United States of America, New York, Westchester, Rye
Bird Homestead (Rye, New York)
Located on the banks of the tidal Blind Brook estuary, lined with salt marshes, Bird Homestead was the home of Henry Bird (1869-1959), a prominent entomologist and president of the New York Entomological Society who specialized in the study of moths. The landscape and garden was of a modest size and represents a unique combination of a small self-sufficient farm with ornamental perennial beds, shrubs, and roses plus fruit trees that combined both beauty and utility, along with specific plants grown for entomological research. The Greek revival style house, outbuildings, picket fence and stonewall all date to the 19th century, a rarity on Westchester County's Long Island Sound Shore.
The garden features date primarily from the 1920s and 1940s, with additions in 2012 for educational purposes. The Bouton-Bird Erikson family owned the property for five generations from 1852-2009. The non-profit Bird Homestead Preservatio trust now operates the property as a historic, environmental, and educational site.
The Greek revival style house built in the 19th century, white oak trees shading the house, the remains of earlier gardens, and outbuildings including a barn, a workshop and chicken coop. The small family farm was self-sufficient until well into the 20th century, raising chickens and growing fruits and vegetables. The property is being restored by the Bird Homestead Preservation Trust and is used to teach children about the natural environment including organic gardening in four raised beds on the site of an earlier large cold frame. A cedar arbor for grape vines was recently hoisted back to stand vertically in the garden after many years of leaning at a severe angle. Surviving shrubs near the house include lilac, wisteria, roses, azalea, mock orange and beautybushes, and a bed of ferns is undisturbed by neglect for many years.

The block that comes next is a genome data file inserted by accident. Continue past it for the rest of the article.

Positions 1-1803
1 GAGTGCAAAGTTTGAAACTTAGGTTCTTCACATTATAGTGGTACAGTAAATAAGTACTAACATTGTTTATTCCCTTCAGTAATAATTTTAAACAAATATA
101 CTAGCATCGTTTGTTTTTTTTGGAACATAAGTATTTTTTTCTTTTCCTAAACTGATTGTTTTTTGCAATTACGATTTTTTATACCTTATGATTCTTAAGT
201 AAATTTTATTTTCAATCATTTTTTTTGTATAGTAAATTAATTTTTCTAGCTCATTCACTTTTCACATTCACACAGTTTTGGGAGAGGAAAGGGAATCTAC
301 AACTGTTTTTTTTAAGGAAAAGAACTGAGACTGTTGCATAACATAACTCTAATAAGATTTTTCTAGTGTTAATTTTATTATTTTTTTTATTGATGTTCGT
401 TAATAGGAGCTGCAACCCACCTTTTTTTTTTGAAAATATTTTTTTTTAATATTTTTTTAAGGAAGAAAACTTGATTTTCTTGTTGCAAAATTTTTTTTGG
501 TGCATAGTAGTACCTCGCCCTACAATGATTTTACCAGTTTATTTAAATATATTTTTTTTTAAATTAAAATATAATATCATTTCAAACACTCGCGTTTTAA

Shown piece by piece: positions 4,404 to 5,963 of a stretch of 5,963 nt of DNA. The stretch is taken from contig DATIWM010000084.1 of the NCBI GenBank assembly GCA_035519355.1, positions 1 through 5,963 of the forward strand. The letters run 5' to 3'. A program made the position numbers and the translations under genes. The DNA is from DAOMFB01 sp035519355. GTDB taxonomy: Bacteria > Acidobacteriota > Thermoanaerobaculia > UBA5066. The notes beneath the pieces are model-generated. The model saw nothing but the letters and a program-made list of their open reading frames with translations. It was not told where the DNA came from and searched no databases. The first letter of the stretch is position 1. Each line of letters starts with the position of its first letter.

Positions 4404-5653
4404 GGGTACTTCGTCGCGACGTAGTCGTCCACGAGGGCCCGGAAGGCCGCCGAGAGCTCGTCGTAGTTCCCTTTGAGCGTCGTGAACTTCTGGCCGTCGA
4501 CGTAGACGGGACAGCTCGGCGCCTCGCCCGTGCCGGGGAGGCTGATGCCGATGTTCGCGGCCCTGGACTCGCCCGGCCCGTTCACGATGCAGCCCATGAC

Henry Bird encouraged the use of beneficial insects in the garden rather than spraying pesticides and maintained a small garden area with plants that would attract the insects he wanted to study. Bird also was a proponent of native plants and established a large natives garden at 'Bye-Wood' on the Mr. and Mrs. William J. Knapp estate, which led him to write "A Proposed Type of American Garden" with Louise Allen Knapp, published in 1929 in ASLA's "Landscape Architecture" journal. Daughter Alice Bird Erikson (1903-1993) was an artist and trained as a landscape architect at the Lowthorpe School of Landscape Architecture. In 1942 she illustrated Trees of the Countryside (Alfred A. Knopf) by Margaret McKenny, who had been a classmate.
Persons associated with the garden include Henry Bird (former owner, 1959), Alice Bird Erikson (former owner and landscape architect, 1903-1994); City of Rye, New York (2009- ).
The folder includes worksheets and photocopies of articles.
Garden has been featured in "The Rye Sound Shore Review", January 29, 2010 and August 2, 2011
Garden has been featured in "The Rye Record", March 1, 2013 and April 5, 2013